by Alison Flood)
Karen Joy Fowler's ecstatically received story of a lost sister, We Are All Completely Beside Ourselves, has won the author the prestigious PEN/Faulkner award for fiction.
With a shocking reveal about the identity of narrator Rosemary's vanished "twin" Fern coming on page 77, We Are All Completely Beside Ourselves has tied reviewers up in knots as they attempt not to spoil the novel for future readers. Despite this, Fowler's story of a 1970s Midwestern family torn apart by a behavioural psychology experiment has won it adulatory write-ups, from the Guardian's description of the novel as an "achingly funny, deeply serious heart-breaker [and] a moral comedy to shout about from the treetops", to the New York Times's praise as "a novel so readably juicy and surreptitiously smart, it deserves all the attention it can get". The author has been much less careful herself, giving interviews which have been described as not just "spoiling her own plot, but setting light to it and jumping up and down on it".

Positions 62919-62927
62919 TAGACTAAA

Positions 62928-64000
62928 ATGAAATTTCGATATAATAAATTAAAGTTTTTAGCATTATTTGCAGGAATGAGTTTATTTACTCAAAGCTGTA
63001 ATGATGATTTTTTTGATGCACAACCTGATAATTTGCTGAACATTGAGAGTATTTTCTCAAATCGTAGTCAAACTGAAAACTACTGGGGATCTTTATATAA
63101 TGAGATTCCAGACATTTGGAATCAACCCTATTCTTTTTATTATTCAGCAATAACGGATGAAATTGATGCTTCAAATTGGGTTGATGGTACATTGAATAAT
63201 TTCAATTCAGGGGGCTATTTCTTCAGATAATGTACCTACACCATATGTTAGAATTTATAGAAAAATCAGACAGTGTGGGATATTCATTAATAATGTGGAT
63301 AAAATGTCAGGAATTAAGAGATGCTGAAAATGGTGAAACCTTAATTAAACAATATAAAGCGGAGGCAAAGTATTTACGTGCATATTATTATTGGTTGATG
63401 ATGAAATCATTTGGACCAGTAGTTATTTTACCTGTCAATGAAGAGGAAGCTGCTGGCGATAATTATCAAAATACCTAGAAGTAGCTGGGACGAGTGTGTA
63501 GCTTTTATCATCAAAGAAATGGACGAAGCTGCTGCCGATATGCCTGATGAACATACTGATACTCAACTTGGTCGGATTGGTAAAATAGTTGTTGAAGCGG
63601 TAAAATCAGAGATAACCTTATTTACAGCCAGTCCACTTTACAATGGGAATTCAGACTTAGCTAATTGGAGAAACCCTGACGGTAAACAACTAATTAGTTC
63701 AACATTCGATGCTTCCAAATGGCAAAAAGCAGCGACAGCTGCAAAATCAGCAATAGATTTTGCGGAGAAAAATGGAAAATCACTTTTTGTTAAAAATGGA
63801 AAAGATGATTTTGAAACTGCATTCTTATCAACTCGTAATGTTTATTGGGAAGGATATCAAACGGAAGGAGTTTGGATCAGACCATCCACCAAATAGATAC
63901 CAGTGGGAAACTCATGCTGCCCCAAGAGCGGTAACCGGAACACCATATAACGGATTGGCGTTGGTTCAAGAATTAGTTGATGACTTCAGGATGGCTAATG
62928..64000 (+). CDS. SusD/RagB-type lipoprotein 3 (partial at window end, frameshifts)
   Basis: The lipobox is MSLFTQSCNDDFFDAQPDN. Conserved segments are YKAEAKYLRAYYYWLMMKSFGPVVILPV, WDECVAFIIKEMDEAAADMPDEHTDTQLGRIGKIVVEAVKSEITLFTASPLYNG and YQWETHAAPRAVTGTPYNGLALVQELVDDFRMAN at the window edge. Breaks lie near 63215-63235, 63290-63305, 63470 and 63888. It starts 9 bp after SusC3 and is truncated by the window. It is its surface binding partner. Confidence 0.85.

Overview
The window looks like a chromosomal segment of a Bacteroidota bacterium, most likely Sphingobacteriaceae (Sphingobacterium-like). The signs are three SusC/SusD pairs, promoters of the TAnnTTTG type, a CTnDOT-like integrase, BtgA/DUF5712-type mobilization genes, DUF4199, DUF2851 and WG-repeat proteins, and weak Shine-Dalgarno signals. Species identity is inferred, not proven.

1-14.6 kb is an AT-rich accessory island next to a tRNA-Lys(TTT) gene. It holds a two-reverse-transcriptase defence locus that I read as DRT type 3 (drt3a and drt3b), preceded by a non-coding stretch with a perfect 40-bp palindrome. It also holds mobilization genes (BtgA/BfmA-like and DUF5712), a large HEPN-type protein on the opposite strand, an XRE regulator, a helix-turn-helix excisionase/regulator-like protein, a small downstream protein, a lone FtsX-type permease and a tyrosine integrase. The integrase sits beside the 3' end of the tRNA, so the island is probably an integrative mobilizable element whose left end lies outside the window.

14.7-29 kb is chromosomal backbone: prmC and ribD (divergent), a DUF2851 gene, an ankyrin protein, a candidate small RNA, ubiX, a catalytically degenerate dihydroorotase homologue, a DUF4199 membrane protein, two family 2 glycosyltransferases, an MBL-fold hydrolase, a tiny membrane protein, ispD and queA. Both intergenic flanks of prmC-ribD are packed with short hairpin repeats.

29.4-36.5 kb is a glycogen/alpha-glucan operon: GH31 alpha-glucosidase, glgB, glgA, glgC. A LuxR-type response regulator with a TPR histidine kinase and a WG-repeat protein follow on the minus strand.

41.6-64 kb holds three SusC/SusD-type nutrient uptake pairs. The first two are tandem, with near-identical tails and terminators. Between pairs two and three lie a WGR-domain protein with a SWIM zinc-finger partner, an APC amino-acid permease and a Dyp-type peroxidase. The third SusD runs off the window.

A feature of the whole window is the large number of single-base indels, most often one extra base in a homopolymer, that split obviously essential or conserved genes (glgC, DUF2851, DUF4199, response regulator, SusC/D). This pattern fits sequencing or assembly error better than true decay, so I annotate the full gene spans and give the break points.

Now it has landed Fowler the $15,000 (£9,000) PEN/Faulkner prize, America's largest peer-juried prize for fiction, which has been won in the past by EL Doctorow, Ann Patchett, Philip Roth, John Updike and Annie Proulx. More than 430 novels and short-story collections were considered by judges Madison Smartt Bell, Manuel Muñoz and Achy Obejas, with Fowler's entry beating fellow finalists Daniel Alarcón, Percival Everett, Joan Silber and Valerie Trueblood.
"This superb novel is not only comic and smart, it packs a surprising emotional punch. Fowler captures an altogether new dimension of the meaning – and heartbreak – of family dynamics," said Muñoz. Fellow judge Bell called We Are Completely Beside Ourselves "a book that really does tell us something new about what it is to be human – and what it is not to be".
Fowler's previous six novels include The Jane Austen Book Club and Sister Noon.